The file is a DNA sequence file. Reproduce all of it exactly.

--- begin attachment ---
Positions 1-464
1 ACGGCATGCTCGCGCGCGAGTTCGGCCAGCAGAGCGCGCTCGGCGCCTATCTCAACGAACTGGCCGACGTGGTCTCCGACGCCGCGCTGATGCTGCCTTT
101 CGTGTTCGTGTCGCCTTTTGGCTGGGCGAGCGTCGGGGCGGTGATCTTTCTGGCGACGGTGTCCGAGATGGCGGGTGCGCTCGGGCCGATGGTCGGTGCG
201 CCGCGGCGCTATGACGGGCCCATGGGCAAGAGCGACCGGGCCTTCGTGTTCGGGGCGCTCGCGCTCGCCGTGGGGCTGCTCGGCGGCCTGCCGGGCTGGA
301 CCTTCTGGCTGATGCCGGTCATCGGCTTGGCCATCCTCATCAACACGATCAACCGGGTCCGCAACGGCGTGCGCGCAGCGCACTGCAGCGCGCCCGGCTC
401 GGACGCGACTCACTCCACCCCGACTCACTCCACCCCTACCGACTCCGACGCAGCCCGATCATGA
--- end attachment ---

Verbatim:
Positions 1-464
1 ACGGCATGCTCGCGCGCGAGTTCGGCCAGCAGAGCGCGCTCGGCGCCTATCTCAACGAACTGGCCGACGTGGTCTCCGACGCCGCGCTGATGCTGCCTTT
101 CGTGTTCGTGTCGCCTTTTGGCTGGGCGAGCGTCGGGGCGGTGATCTTTCTGGCGACGGTGTCCGAGATGGCGGGTGCGCTCGGGCCGATGGTCGGTGCG
201 CCGCGGCGCTATGACGGGCCCATGGGCAAGAGCGACCGGGCCTTCGTGTTCGGGGCGCTCGCGCTCGCCGTGGGGCTGCTCGGCGGCCTGCCGGGCTGGA
301 CCTTCTGGCTGATGCCGGTCATCGGCTTGGCCATCCTCATCAACACGATCAACCGGGTCCGCAACGGCGTGCGCGCAGCGCACTGCAGCGCGCCCGGCTC
401 GGACGCGACTCACTCCACCCCGACTCACTCCACCCCTACCGACTCCGACGCAGCCCGATCATGA